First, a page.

A few days earlier, as part of the pomp and circumstance surrounding the awards, he had been presented to Carl XVI Gustaf. The King, a furrow-browed young man in spectacles, shook his hand and said, “It is a great pleasure to meet you Mr. Golding. I had to do Lord of the Flies at school.” Which sounds a bit like Royal for “Thanks for nothing you pedantic English turd.”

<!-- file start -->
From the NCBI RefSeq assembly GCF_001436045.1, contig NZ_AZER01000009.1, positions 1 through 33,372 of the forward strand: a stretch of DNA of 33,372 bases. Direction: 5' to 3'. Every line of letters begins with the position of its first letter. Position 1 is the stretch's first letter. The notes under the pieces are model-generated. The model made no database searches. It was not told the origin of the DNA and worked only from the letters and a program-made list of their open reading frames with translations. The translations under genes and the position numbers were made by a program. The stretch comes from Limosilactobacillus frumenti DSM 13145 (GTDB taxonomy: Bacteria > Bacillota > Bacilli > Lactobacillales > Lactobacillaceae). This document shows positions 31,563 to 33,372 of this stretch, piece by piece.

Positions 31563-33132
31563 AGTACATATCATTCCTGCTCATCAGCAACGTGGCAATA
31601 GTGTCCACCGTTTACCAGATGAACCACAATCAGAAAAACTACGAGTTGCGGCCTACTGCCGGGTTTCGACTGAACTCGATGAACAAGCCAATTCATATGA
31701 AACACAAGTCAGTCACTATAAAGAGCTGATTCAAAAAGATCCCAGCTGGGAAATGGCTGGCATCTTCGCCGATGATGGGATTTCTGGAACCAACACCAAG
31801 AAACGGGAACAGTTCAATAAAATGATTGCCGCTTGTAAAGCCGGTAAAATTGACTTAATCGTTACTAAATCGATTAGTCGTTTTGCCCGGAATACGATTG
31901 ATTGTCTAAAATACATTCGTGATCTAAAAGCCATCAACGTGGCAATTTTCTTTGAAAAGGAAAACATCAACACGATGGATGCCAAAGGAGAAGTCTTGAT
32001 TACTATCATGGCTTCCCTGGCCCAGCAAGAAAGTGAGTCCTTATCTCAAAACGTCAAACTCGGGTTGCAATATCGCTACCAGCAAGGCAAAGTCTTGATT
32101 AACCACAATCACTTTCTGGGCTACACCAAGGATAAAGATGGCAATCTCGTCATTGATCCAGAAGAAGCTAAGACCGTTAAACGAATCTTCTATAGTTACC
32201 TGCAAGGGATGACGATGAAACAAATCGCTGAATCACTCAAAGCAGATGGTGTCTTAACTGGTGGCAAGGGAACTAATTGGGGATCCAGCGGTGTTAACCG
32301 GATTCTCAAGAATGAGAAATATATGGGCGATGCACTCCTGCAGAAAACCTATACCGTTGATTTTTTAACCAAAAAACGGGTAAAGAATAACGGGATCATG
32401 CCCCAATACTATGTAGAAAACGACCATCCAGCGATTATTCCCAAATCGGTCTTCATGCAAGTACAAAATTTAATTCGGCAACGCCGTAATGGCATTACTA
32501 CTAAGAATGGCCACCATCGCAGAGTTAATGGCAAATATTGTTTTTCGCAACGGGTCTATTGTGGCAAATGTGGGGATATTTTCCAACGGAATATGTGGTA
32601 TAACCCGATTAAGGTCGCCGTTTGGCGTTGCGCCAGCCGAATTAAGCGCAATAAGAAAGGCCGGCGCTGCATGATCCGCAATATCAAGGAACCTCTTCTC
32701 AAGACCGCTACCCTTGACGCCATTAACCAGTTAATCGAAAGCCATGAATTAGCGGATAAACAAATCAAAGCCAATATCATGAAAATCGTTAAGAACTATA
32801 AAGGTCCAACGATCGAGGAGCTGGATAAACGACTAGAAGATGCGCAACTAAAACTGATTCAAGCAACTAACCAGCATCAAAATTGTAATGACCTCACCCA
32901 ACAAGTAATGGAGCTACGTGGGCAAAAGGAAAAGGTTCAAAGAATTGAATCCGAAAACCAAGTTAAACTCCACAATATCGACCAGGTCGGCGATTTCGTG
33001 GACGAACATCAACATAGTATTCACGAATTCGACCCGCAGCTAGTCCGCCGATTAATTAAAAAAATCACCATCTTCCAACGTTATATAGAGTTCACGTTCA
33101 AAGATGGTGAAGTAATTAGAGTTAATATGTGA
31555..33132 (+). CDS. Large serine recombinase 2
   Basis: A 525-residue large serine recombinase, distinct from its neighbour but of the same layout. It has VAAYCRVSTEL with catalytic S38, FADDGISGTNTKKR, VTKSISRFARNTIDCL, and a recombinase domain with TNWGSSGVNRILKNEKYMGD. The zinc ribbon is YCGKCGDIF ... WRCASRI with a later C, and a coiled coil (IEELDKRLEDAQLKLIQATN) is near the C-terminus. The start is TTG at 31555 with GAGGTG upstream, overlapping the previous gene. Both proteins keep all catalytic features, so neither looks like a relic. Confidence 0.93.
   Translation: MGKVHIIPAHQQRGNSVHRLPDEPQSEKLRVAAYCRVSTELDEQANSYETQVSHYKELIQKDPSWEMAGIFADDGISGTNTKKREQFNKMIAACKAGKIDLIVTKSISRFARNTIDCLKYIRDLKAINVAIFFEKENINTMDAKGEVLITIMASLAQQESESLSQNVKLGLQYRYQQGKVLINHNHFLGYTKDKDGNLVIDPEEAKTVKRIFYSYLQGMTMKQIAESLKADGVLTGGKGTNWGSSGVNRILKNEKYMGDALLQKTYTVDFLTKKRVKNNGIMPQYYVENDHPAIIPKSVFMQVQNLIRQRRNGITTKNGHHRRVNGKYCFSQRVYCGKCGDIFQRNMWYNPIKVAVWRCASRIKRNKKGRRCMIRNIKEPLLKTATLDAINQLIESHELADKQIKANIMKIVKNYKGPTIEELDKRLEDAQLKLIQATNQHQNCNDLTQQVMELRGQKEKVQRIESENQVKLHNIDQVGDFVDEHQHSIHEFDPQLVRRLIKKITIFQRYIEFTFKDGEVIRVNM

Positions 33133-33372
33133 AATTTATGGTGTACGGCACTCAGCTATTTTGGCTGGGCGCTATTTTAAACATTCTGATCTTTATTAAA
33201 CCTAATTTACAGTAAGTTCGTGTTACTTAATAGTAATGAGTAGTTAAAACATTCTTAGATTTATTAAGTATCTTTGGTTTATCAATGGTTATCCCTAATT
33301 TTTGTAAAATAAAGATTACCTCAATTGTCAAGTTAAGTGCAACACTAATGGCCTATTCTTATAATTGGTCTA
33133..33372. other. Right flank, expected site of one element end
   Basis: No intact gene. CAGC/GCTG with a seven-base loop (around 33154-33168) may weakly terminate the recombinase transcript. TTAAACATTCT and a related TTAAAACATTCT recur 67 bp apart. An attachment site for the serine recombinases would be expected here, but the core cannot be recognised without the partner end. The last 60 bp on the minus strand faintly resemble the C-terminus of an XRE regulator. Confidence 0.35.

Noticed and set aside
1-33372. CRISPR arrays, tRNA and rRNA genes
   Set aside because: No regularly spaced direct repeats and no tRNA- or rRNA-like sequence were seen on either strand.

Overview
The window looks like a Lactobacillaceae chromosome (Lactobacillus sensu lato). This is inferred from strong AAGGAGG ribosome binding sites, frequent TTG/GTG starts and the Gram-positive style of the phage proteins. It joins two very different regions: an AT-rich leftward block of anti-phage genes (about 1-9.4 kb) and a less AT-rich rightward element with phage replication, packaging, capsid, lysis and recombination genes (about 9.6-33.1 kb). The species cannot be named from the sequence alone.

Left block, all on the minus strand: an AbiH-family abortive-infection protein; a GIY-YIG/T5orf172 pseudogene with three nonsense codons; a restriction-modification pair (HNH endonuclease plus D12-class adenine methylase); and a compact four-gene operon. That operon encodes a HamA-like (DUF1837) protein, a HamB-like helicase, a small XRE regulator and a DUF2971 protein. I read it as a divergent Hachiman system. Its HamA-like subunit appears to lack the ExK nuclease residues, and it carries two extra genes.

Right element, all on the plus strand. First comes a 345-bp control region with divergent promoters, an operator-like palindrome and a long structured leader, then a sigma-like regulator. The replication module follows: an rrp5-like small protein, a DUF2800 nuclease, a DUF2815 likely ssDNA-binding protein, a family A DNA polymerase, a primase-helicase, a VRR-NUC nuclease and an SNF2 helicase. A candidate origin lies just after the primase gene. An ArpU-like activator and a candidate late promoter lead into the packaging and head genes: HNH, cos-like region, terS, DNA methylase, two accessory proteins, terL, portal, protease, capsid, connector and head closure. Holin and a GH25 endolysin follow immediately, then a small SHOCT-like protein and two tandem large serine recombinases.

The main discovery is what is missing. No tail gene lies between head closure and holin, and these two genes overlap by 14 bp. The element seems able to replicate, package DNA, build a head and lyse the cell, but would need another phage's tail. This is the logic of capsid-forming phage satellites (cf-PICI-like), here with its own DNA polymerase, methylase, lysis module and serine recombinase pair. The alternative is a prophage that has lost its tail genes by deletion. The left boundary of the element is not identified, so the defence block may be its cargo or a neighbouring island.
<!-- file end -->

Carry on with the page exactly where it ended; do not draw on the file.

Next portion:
Both moments are commensurate with a certain lack of gravitas that seems to have attended Golding from the first announcement of his Nobel Prize, and which persists, in some measure, to this day, eighteen years after his death. I challenge anyone to consider his memory without a sympathetic wince: Here was a man who had spent his life working hard, often with troubled heart and drink-flamed nose, at being a serious novelist, only to have his efforts rewarded by being just a little better remembered for having written Lord of the Flies than for having been the first, and so far only, laureate in the hundred and ten year history of the prize to incite public dissent among the members of the Nobel committee. In a now legendary breech of protocol following the announcement, Swedish poet, Artur Lundkvist pronounced Golding “a small British phenomenon of no importance.” Then, backpedaling, but only slightly, which may have been worse than not backpedaling at all, he said, “I simply didn’t consider Golding to possess the international weight needed to win the prize, but that doesn’t mean I am against him. He is a good author.”